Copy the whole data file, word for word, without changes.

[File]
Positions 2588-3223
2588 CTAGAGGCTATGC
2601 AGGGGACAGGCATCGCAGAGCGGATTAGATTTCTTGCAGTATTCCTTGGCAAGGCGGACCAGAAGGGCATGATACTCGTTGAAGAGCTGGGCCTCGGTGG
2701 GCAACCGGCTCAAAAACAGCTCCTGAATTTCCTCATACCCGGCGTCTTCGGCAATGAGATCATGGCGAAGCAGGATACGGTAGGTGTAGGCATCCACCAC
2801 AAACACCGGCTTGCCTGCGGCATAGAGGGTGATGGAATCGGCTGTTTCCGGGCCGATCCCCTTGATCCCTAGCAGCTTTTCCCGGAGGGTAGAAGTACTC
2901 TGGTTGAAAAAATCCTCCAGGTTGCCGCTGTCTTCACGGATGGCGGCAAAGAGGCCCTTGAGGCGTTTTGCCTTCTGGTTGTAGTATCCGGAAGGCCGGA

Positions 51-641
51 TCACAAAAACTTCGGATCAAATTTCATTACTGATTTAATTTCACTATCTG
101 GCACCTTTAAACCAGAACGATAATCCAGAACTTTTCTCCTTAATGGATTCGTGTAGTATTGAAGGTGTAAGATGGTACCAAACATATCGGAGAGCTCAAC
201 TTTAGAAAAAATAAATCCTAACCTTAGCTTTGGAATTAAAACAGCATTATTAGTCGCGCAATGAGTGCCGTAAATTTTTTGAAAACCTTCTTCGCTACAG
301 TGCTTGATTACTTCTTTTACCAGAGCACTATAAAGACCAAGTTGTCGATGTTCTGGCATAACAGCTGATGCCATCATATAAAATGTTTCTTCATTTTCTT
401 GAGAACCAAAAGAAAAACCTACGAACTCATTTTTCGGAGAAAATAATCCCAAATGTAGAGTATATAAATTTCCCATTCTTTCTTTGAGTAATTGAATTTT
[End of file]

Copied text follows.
Positions 2588-3223
2588 CTAGAGGCTATGC
2601 AGGGGACAGGCATCGCAGAGCGGATTAGATTTCTTGCAGTATTCCTTGGCAAGGCGGACCAGAAGGGCATGATACTCGTTGAAGAGCTGGGCCTCGGTGG
2701 GCAACCGGCTCAAAAACAGCTCCTGAATTTCCTCATACCCGGCGTCTTCGGCAATGAGATCATGGCGAAGCAGGATACGGTAGGTGTAGGCATCCACCAC
2801 AAACACCGGCTTGCCTGCGGCATAGAGGGTGATGGAATCGGCTGTTTCCGGGCCGATCCCCTTGATCCCTAGCAGCTTTTCCCGGAGGGTAGAAGTACTC
2901 TGGTTGAAAAAATCCTCCAGGTTGCCGCTGTCTTCACGGATGGCGGCAAAGAGGCCCTTGAGGCGTTTTGCCTTCTGGTTGTAGTATCCGGAAGGCCGGA

Positions 51-641
51 TCACAAAAACTTCGGATCAAATTTCATTACTGATTTAATTTCACTATCTG
101 GCACCTTTAAACCAGAACGATAATCCAGAACTTTTCTCCTTAATGGATTCGTGTAGTATTGAAGGTGTAAGATGGTACCAAACATATCGGAGAGCTCAAC
201 TTTAGAAAAAATAAATCCTAACCTTAGCTTTGGAATTAAAACAGCATTATTAGTCGCGCAATGAGTGCCGTAAATTTTTTGAAAACCTTCTTCGCTACAG
301 TGCTTGATTACTTCTTTTACCAGAGCACTATAAAGACCAAGTTGTCGATGTTCTGGCATAACAGCTGATGCCATCATATAAAATGTTTCTTCATTTTCTT
401 GAGAACCAAAAGAAAAACCTACGAACTCATTTTTCGGAGAAAATAATCCCAAATGTAGAGTATATAAATTTCCCATTCTTTCTTTGAGTAATTGAATTTT